And some operators have publicized cases, such as Little Sisters of the Poor, which operates a Lincoln Park facility where four residents have died.
Sister Constance Veit, the group’s communications director, said as of Thursday six other residents had fallen sick with COVID-19 and four of their workers had tested positive for the virus. Veit said the facility decided to be “open and transparent” about it with donors and the families of residents.
“We felt it was the right thing,” she said.
That’s led to unusual situations, such as in DuPage County. County officials break out details on a Willowbrook home, the Chateau Nursing and Rehabilitation Center, which acknowledged its cases, but not of other homes. As of Thursday, besides the 10 deaths at the Willowbrook home, there were 31 additional deaths amid 188 additional cases at 25 other homes in the county. The 41 combined deaths — at the Willowbrook and other nursing homes — make up more than half of the 70 fatalities in the county.
In Cook County, the medical examiner’s office publishes enough information to identify if a death happened at a nursing facility. The Tribune identified 52 nursing homes in Cook County with at least one coronavirus-related death in Chicago and suburban Cook. The deaths outside the city were concentrated in facilities in the south suburbs. The way the county data is organized makes it more difficult to identify nursing home staff who have died from the virus.
But across much of metro Chicago, details have been hard to get.
In McHenry County, officials reported 44 nursing home residents and 22 staff members have the virus, and six deaths with coronavirus as a contributing factor, at five nursing homes. But facilities aren’t named.
Nor are they named in Kane County. In Lake County, officials give broad updates on homes with at least two cases — at last count 24 homes with 321 confirmed cases.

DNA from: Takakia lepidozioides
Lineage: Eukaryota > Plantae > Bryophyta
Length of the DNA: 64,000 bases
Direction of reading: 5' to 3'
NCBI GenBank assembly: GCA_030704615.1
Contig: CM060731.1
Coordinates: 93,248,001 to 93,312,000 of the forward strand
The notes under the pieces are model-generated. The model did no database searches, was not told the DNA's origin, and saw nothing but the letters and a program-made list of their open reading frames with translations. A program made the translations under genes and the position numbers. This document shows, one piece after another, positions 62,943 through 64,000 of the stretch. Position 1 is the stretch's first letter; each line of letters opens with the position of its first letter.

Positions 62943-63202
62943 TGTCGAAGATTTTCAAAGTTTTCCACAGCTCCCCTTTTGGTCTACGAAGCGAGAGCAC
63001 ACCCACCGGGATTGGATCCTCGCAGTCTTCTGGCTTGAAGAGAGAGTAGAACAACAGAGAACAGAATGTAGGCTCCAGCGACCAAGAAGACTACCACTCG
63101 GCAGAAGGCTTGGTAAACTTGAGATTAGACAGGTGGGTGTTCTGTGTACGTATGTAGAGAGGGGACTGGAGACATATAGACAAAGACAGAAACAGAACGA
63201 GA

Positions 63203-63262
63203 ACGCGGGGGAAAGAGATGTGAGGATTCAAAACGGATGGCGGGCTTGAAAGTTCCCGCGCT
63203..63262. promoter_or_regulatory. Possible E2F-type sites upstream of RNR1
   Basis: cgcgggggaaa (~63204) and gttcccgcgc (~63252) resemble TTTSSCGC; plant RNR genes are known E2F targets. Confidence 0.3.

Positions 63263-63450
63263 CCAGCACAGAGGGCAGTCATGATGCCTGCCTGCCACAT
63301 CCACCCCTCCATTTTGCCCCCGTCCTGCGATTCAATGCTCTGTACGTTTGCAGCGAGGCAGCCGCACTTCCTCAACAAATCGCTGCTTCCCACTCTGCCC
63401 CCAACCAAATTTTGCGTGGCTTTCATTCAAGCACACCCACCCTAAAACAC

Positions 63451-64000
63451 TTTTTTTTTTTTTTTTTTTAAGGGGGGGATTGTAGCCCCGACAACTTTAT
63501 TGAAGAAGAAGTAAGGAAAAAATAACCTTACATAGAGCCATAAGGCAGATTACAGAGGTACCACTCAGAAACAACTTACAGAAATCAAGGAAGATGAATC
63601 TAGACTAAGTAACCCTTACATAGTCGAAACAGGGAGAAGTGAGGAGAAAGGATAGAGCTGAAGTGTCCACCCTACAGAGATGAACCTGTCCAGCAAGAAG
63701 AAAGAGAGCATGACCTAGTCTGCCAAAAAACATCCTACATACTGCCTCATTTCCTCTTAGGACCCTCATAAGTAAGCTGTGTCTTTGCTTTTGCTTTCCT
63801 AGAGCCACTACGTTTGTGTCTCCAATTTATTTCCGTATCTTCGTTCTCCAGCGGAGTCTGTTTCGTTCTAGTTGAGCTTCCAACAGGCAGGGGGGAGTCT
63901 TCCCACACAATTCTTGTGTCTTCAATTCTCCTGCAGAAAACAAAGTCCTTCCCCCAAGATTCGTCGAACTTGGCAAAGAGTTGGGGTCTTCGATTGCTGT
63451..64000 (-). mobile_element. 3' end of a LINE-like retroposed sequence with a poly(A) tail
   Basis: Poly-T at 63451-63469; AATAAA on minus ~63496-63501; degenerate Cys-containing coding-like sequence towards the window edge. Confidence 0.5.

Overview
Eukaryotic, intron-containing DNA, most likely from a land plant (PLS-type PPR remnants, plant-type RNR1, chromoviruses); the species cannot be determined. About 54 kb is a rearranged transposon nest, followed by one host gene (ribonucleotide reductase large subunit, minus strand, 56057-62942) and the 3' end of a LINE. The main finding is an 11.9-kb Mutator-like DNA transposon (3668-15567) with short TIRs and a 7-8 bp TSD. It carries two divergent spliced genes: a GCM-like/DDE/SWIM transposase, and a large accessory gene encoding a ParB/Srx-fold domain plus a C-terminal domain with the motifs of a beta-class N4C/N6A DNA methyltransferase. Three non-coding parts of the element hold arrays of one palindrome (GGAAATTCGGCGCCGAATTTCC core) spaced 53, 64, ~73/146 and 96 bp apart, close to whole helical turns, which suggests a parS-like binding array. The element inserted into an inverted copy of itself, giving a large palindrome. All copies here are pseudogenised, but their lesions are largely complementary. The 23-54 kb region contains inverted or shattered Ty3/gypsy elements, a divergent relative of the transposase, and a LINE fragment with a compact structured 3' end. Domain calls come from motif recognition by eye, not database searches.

The county will name the cities or villages that host the facilities, but not the facilities themselves. That’s despite the county previously releasing the names of nursing homes in the case of other disease outbreaks, including a February one involving Legionnaires’ disease at a Brookdale senior living facility in Vernon Hills.
COVID-19 is different, said Lake County Sheriff’s Sgt. Christopher Covelli, who has been working on the county’s joint communications response to the coronavirus. He said the Legionnaires’ outbreak involved one facility death and a large-scale investigation into that specific facility.
He said the department is following the guidance of the Illinois Department of Public Health, which is to not release names of individual facilities, “due to the widespread positive COVID-19 tests.”
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The state department, however, had offered a different reason earlier Thursday to the Tribune for not publicizing the names of homes tied to the pandemic. A spokeswoman pointed to a specific regulation regarding communicable diseases. But that regulation only prohibits releasing information that “would identify” a specific person, not a facility.
When asked Thursday afternoon about not releasing facilities’ names, Ezike — the department’s director — said the agency was “working on getting information out regarding the nursing homes, I think there might be some delays in keeping up with that. But we’re working on that.”
A department spokesman later told the Tribune the agency was “working on compiling a listing of the locations,” which it hoped to provide “as soon as possible.”
Gallo, with AARP Illinois, said he hopes the state soon begins to publish details on facilities with known COVID-19 cases.
“We can tell restaurants that they can’t accept reservations,” he said. “This is certainly a health care facility that’s regulated as well. There should be assurances that they’re being held to the standards that the law requires.”
Chicago Tribune’s Dan Petrella contributed, along with Emily K. Coleman of the News-Sun and Sarah Freishtat of the Beacon-News.